equivalent) ; 3 hours 

A foreign language (unless satisfactory evi- 
dence of a knowledge of a third language 
is presented for admission) ... 3 

A biological science (unless two years of 
satisfactory biological science or sciences 
are offered for admission) ... 3:1: 

A physical science (unless two years of satis- 
factory physical science or sciences are 
offered for admission) 3^: 

Of the required subjects, English Composition, Mathematics, one of the 
sciences and a foreign language (if a third language Is not offered for 
admission), three hours each must be taken In the freshman year; 
Hygiene and Physical Education one and one-half hours In the freshman 
year, and one-half hour in the sophomore year; Biblical History, three 
three-hour semester courses in the sophomore and the junior years; 
Reading and Speaking, one hour per week In the sophomore year. 
Philosophy should preferably be taken In the sophomore year. 

II. Elective. All courses are classified In Grades I, II, III; Grade I 
Including elementary courses and Grade III the most advanced courses. 
All of the sixty hours not Indicated In the above are elective, subject to 
the approval of the Faculty with the following restrictions: ^ 

* If a student fails to pass with credit in the second semester of English 
Composition 101, she will be required to take an additional semester course 
in the sophomore year. . . 

t O'ne hour of this requirement is met by a one-hour course in Hygiene 
and Physical Education in the freshman year; the second hour is met by four 
periods in practical work, two periods per week in the freshman year and two 
in the sophomore year. . 

t If a student presents for admission one year of satisfactory biological 
science and one year of satisfactory physical science she will be required to 
take but one in college and may choose either a biological or a physical science. 
The biological sciences are Botany, Geology, and Zoology; the physical sciences,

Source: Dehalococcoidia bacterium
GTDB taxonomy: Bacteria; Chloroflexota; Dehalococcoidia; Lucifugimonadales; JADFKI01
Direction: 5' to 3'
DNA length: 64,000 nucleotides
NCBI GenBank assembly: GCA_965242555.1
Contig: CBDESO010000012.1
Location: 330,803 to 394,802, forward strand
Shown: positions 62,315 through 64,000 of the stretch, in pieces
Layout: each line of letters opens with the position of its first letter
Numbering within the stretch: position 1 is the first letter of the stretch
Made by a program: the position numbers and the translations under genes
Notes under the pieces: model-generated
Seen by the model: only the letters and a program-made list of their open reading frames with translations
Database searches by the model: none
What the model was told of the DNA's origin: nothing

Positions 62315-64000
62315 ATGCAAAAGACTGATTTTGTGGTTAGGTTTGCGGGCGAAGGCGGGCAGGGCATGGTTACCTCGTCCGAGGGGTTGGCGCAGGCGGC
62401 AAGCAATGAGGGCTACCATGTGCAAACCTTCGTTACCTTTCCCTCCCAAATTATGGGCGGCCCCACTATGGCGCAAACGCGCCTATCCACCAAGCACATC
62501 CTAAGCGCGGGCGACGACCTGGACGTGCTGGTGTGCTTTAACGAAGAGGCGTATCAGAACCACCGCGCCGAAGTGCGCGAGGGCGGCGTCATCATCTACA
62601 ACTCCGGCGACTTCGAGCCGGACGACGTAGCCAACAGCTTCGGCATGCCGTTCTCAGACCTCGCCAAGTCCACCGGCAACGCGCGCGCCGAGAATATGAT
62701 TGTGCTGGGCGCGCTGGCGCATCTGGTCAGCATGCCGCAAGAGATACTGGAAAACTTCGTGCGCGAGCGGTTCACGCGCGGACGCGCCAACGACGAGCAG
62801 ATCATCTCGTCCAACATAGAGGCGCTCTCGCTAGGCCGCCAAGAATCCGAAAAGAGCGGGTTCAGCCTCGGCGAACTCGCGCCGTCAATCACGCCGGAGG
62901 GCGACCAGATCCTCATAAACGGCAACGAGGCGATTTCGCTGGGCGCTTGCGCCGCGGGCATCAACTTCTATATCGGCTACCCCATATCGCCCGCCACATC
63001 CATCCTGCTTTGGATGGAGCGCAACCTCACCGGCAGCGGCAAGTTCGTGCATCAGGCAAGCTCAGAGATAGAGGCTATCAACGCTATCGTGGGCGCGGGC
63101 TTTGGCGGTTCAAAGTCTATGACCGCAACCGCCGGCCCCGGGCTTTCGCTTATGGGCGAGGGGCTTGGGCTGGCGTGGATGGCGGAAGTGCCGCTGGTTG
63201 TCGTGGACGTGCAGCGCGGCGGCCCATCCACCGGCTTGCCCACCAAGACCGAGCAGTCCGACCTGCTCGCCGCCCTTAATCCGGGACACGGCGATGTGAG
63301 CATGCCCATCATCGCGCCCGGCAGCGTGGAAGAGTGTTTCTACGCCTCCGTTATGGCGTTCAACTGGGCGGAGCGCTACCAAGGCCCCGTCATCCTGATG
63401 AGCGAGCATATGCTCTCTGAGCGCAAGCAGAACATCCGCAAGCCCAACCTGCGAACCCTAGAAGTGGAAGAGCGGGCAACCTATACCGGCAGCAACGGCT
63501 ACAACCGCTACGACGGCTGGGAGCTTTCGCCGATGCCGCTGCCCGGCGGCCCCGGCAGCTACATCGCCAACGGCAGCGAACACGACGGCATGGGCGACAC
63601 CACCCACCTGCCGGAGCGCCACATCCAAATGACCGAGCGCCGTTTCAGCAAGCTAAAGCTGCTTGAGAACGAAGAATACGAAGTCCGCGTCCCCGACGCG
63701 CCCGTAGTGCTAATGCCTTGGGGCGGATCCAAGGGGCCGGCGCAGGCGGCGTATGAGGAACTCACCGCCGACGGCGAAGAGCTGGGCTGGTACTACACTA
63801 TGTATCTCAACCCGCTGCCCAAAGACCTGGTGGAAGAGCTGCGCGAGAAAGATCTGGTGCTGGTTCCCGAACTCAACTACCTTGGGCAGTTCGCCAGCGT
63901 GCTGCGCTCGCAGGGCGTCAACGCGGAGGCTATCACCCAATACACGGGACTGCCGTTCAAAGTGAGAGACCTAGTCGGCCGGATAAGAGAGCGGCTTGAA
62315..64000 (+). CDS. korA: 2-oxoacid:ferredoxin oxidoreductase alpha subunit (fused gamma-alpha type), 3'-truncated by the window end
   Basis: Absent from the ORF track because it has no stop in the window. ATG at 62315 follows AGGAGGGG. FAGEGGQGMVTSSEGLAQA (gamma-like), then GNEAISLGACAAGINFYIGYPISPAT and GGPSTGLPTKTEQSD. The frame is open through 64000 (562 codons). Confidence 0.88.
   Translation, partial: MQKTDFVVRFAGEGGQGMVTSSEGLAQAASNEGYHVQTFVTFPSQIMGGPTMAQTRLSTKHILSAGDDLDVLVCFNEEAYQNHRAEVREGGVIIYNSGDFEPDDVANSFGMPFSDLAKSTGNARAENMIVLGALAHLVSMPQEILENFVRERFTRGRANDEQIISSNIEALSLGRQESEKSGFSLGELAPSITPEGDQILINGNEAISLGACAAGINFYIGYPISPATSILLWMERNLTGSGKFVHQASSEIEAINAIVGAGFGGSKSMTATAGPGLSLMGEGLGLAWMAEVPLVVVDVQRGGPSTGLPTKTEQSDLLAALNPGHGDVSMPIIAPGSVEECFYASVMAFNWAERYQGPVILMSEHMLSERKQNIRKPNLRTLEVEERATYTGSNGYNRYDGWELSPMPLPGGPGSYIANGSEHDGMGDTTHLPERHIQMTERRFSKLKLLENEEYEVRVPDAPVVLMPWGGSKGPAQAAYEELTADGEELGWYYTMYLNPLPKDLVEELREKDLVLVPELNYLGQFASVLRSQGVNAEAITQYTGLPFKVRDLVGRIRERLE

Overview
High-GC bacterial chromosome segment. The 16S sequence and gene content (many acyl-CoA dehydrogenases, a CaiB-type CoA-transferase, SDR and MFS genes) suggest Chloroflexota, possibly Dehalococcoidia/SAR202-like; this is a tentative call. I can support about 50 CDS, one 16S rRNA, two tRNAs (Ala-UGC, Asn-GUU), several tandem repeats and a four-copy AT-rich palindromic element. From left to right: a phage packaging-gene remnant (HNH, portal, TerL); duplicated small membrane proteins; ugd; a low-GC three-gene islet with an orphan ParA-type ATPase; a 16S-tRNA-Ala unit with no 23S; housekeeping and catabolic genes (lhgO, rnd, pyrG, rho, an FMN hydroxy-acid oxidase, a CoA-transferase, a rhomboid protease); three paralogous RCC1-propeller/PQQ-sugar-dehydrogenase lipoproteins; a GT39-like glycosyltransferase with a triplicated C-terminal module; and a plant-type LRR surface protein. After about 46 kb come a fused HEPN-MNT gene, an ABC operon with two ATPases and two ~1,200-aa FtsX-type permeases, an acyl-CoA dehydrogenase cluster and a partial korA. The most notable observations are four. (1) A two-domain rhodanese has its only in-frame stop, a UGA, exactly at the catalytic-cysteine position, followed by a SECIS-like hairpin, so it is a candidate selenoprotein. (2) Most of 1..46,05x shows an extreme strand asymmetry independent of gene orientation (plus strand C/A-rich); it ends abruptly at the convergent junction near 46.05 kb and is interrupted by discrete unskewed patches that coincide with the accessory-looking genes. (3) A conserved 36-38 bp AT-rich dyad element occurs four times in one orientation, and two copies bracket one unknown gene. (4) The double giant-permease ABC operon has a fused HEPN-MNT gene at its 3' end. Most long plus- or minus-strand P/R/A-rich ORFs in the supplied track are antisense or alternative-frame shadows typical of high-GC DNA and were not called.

Astronomy, Chemistry and Physics. 



38 Degrees 

Every candidate for the B.A. degree must show before graduation 
that she has completed 

(1) Nine hours In each of two departments 

or 

(2) Twelve hours In one department and six In a second department 

or 

(3) Twelve hours In one department and six In allied courses. 

Of the courses offered to fulfill this requirement, at least one full 
course of Grade III must be taken in the senior year. The nine-hour 
group must consist of at least six hours above Grade I, three hours of 
which must be of Grade III. The twelve-hour group must consist of at 
least nine hours above Grade I, six hours of which must be of Grade 
III. The six-hour group must Include at least three hours above Grade I. 

The programme In the freshman year is as follows: — 

Mathematics 101 with 102 or 103 . . . 3 hours 

English Composition 101 3 

Hygiene and Physical Education 

120 and 121 VA " 

Electlves 9 

Total WA hours 

These electlves must be chosen in accordance with the prerequisites 
given in the department statements from the list of courses named below, 
subject to the following restrictions: — 

(1) One elective must be a science and the second a language (if only- 
two foreign languages are offered for admission). 

(2) Two beginning courses in modern language maj' not be elected, 

(3) Only one of the following subjects may be elected: Art, English 
Literature, Musical Theory, Reading and Speaking. 

Language Sciences Other Subjects 

Greek 101, 201, 202 Astronomy 101 Art 101 

Latin 101, 102 Botany 101 English Literature 101 

German 101, 102, 103 Chemistry 101, 102 and History 103 

and 104 201 Musical Theory 101 

French 101, 102, 103, 201 Geology 101 Reading and Speaking 

Italian 101 Physics 101, 102 and 103 101, 102 

Spanish 101, 102 Zoology 101 

If 16A hours are satisfactorily completed in the freshman year, the 
normal programme for the remaining years would be as follows: —